Anheuser-Busch Cos Inc. said Thursday its third-quarter profit fell 5.7 percent due to charges for its pending sale to InBev SA, but sales rose in the quarter and the nation’s largest brewer gained market share. The maker of Bud Light and Budweiser said it earned $666.1 million, or 90 cents a share in the three-month period ending Sept. 30. That compares with profit of $706.7 million, or 95 cents a share, a year earlier. St. Louis-based Anheuser-Busch said its earnings include pretax charges of $166.2 million associated with its sale to the Belgian brewer and a retirement program, and gains of $15.3 million from the sale of distribution rights for Grolsch. When stripping those out, the company earned $1.05 a share, which beat analyst estimates by a penny, according to Thomson Reuters. Analysts generally exclude one-time items. Net sales rose to $4.92 billion from $4.62 billion last year, ahead of analyst estimates of $4.88 billion. Anheuser-Busch shareholders are set to vote on the deal next Wednesday. InBev shareholders have already approved the deal.
Shares of Anheuser-Busch rose 45 cents, less than 1 percent, to $64.08 in morning trading Thursday. The company said its U.S. shipments to wholesalers rose 2.3 percent in the quarter and sales to retailers grew 3.6 percent.
Worldwide beer volume rose 3 percent in the quarter.
All of the judges hard work is over and the winners from the Great American Beer Festival are in. According to the BA’s Web site winners are determined based on the results of the competitive beer judging held at the Great American Beer Festival. Breweries are awarded points based on medals won, and these points are tabulated to arrive at the results. The following criteria used to rank breweries and break ties by awarding points. See Beer Competition for more information.
Here are the main awards:
Large Brewing Company of the Year: Anheuser-Bush, Inc.
Mid-Size Brewing Company of the Year: Pyramid Breweries, Inc.
Small Brewing Company of the Year: AleSmith Brewing Co.
Large Brewpub of the Year: Rock Bottom Brewing
Small Brewpub of the year: Redwood Brewing Co.
You can find all of the winners here. More posts to come on this.
An Amber Ale brewed by
St. Louis, Missouri USA
Glassware: Pint glass
Poured from the bottle into a pint glass an amber color with a nice looking head. I think the best part of this beer is the hop aromas. They seemed to have paid attention to this and did a pretty good job with it. The taste is smooth but the hops in the nose aren’t in the body. Seems a bit watery and tingly on the tongue. A decent, no fault amber ale. Proves A-B can make a tasty product. For the price compared to taste it is ok.
Beer Advocate food pairing suggestions: Cheese (sharp; Blue, Cheddar) Meat (Beef, Poultry, Fish)
My ratebeer.com score: 2.8
Anheuser-Busch is rolling out a $50 million advertising campaign for Bud Light playing up the beer’s “drinkability,” trying to set the brand apart as rival MillerCoors waits until the new year to release new ads for Miller Lite and Coors Light. Bud Light’s new ads, which start airing Saturday during college football, feature situations ranging from a football game to a pool party to tell consumers that all light beer isn’t the same and Bud Light has taste but won’t fill them up. The St. Louis-based brewer, which is selling itself to Belgian brewer InBev SA, said consumers told the brewer Bud Light had enough flavor and is easy to swallow – two factors that help make it a beer that people can drink. The ads boast the tag line: Bud Light, the difference is drinkability. That replaces “Bud Light keeps it coming” and before that, “Make it a Bud Light.”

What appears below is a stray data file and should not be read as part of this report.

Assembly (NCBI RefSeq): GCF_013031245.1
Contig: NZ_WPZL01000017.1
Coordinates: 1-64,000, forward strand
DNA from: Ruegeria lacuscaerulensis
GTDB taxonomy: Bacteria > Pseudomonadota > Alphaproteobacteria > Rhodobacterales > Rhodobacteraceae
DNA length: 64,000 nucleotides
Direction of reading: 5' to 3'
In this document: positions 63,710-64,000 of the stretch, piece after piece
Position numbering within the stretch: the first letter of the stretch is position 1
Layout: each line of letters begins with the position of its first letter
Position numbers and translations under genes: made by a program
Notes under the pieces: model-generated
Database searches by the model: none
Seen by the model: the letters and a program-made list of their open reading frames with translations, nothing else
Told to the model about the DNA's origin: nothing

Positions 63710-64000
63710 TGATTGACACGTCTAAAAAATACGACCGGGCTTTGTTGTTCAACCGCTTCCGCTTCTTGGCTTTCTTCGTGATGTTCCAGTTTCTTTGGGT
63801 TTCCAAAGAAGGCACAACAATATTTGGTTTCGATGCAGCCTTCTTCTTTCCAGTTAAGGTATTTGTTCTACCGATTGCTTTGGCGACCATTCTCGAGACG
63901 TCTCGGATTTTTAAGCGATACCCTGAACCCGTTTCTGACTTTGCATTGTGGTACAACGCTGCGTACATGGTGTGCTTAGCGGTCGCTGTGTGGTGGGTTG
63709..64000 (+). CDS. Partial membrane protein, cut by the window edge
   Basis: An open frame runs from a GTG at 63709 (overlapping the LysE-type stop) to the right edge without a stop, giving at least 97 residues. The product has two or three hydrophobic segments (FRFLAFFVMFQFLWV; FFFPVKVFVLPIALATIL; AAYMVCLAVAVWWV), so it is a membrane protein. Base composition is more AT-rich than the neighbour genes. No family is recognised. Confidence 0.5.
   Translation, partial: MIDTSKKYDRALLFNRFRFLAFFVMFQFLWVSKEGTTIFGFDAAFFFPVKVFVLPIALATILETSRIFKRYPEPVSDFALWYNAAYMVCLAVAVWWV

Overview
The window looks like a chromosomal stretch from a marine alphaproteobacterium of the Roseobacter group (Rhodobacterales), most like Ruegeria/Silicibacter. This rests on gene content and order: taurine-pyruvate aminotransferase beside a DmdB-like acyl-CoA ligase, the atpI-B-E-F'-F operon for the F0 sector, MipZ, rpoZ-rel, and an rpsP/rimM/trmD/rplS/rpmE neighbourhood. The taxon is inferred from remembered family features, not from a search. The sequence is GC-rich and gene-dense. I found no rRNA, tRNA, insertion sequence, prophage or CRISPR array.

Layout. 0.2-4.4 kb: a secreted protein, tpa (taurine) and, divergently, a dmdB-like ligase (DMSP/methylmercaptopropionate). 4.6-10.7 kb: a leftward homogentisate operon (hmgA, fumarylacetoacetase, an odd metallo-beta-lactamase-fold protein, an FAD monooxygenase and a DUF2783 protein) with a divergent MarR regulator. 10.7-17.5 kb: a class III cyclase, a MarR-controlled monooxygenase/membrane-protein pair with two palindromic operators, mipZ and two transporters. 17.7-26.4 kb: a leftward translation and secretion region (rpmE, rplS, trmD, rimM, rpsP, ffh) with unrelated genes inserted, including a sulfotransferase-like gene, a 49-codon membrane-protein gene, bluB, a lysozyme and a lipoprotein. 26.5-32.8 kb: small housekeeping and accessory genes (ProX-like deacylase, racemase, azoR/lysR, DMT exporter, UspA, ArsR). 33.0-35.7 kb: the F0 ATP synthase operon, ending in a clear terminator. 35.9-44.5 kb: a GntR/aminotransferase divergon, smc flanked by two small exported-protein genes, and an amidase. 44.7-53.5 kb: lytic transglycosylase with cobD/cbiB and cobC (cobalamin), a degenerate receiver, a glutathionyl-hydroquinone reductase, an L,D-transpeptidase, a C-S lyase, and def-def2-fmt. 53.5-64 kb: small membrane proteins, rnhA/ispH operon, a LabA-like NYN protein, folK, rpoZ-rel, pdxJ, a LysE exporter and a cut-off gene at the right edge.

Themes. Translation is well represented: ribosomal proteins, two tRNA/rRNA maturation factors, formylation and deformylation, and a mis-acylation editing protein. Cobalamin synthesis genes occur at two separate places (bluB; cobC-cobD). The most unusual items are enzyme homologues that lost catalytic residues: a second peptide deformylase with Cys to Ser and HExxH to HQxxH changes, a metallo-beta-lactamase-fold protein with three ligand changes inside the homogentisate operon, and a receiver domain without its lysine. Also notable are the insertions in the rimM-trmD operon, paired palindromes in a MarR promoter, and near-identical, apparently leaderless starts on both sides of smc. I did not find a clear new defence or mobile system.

InBev SA shareholders on Monday backed the company’s $52 billion takeover of Anheuser-Busch – a deal that would form the world’s largest brewer under the name Anheuser-Busch InBev.
Shareholders also approved a capital increase and share issue that would raise up to $10 billion to pay for part of the deal. That covers the existing equity bridge financing of $9.8 billion in place since the deal was announced in July, InBev said, with an extra margin to cover any major currency fluctuations until the deal closes.
Shareholders of St.Louis-based Anheuser-Busch still neeed to approve the deal.
Anheuser-Busch already plans to shed 1,185 positions – mostly by offering early retirement and not filling existing vacancies.
Is it last call for the King of Beers?
That’s the question being asked near Wrigley Field as Anheuser-Busch and the owners of a building with a huge red and white Budweiser advertisement on the roof square off in a legal battle.
The new owner of the building covered the ad with a tarp, saying the beer maker didn’t pay its rent on time and defaulted on its lease. He wants to take legal possession of the part of the roof where the sign is.
Anheuser-Busch said it tried to pay but its check was sent back. The brewer contends it has exclusive rights to the roof through next February.
A Cook County Circuit Court judge Friday granted a temporary restraining order that means Anheuser-Busch can remove the tarp.
Anheuser-Busch Cos. Inc. made it official on Monday when it unveiled Budweiser American Ale on draught nationwide.
The Business Journal of Milwaukee said that on Sept. 29, the new amber ale debuts in 12-ounce six-packs and 22-ounce singles select retailers.
Anheuser-Busch, which has worked on the new beer since 2007, touted the ale’s performance in blind taste tests. The brewer is the top domestic competitor to MillerCoors LLC, the joint venture of Milwaukee’s Miller Brewing Co. and Coors Brewing Co. of Golden, Colo.
You read a story on its release here. Ok, I am now done with writing about this release for a while.